Before Hillary Clinton's health captured the media's attention Sunday, the Democratic nominee made headlines Friday night for her controversial statement that "half of Donald Trump's supporters" constitute "a basket of deplorables." Speaking at a New York fundraiser that was open to the press, Clinton told the crowd, "You know, to just be grossly generalistic, you could put half of Trump's supporters into what I call the basket of deplorables. Right? The racist, sexist, homophobic, xenophobic, Islamophobic – you name it." She later conceded "regret" for referring to "half" of the Republican nominee's base. However, Trump is seeking to maintain the uproar over the comment, which he called a worse version of Mitt Romney's slight of "47 percent" of voters, and has already begun using it against Clinton in ads.
Recognizing the anger over Clinton's statement, Hot Air's Ed Morrissey writes, "This sneering, condescending, and insulting stereotyping of millions of voters perfectly encapsulates the Clintonian quarter-century, especially with their above-the-law antics since leaving the White House. And that's why most candidates stick to insulting each other, and not voters." Morrissey expresses doubt that Clinton's gaffe will receive the same level of media focus as Romney's did in 2012 and thus encourages Trump to be deft about using "the biggest gift basket Team Hillary will provide Republicans in 2016."
Greg Sargent at The Washington Post acknowledges that Clinton "overgeneralized" with her "half" categorization but argues that her criticism of Trump's style of voter outreach was deserved. "[T]he underlying argument here – that Trump is running a bigoted campaign that tries to prey on legitimate grievances and bigotry alike by scapegoating minority groups – is inarguable, and the reality it identifies is far worse than Clinton's broad-brush overreach was. If anything, 'deplorable' is too mild a word for it," says Sargent.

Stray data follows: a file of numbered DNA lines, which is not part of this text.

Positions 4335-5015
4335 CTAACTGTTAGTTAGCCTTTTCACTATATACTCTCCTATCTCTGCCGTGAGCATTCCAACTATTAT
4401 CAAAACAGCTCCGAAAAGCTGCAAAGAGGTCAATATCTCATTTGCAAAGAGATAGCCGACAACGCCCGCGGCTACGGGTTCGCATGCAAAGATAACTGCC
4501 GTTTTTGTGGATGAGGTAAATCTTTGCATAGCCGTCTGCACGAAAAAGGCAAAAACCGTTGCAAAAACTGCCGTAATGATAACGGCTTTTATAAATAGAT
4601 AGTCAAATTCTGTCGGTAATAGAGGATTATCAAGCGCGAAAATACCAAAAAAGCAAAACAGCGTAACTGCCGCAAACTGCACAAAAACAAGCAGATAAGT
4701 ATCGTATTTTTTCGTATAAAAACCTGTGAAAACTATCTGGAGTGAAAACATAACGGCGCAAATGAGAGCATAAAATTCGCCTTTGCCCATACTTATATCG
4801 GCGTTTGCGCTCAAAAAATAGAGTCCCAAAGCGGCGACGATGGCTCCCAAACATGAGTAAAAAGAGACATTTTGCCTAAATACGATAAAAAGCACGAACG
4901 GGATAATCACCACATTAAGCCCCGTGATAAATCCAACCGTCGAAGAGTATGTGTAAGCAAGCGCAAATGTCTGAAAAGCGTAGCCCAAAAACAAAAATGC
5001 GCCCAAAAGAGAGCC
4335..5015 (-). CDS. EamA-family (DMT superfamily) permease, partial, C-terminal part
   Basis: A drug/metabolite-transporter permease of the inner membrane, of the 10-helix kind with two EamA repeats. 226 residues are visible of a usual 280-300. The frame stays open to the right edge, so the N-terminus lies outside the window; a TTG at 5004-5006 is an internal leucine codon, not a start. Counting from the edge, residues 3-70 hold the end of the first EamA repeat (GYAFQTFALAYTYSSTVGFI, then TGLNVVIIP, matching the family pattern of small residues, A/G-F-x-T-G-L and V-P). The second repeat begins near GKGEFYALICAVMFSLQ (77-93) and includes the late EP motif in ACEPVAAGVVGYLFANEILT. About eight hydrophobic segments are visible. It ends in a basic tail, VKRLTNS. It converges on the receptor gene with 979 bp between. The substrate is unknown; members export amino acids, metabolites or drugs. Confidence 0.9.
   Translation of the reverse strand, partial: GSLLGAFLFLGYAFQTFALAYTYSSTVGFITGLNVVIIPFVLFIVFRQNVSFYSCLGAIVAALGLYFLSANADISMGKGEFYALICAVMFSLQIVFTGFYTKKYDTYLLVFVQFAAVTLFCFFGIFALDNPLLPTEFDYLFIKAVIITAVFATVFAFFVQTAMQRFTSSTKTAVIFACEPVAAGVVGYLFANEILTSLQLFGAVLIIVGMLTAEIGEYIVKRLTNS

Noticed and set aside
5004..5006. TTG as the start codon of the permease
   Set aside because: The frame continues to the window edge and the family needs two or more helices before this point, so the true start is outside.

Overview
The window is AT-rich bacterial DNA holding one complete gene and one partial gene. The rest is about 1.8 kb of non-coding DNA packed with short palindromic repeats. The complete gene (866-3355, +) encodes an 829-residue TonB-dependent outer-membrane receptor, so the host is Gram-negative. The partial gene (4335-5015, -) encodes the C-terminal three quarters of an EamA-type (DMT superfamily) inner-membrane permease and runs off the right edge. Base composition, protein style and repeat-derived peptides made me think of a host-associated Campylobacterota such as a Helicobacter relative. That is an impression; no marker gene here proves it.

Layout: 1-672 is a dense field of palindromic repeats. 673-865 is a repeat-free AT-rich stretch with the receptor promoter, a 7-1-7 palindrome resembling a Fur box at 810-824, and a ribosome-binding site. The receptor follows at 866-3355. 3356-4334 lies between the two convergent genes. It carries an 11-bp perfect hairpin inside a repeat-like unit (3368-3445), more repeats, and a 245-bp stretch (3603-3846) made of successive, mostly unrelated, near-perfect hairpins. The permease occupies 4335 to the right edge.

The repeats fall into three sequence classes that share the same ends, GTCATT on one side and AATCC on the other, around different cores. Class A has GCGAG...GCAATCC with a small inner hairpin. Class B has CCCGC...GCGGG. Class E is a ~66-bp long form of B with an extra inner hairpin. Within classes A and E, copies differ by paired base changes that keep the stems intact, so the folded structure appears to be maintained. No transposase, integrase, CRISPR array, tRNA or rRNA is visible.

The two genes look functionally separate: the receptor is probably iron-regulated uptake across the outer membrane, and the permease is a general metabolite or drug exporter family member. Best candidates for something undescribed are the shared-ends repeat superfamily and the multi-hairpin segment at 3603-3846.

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Similarly, John Cassidy of The New Yorker classifies Clinton's "half" remark as a legitimate gaffe but thinks that it also fits into her strategy of winning over voters who are suspect of Trump's divisive rhetoric. He observes, "Instead of seeking to shift attention to other subjects, like Clinton's policy initiatives, her campaign appears keen to keep the focus on Trump's links to extremist and conspiratorial groups, even if that also helps keep the 'basket of deplorables' story in the news."
Brian Beutler, writing for New Republic, argues that Clinton, despite stirring controversy, sent an important message to "anti-Trump conservatives" that they must address "the extent of racism in society" in order defeat the businessman and take back their party from him.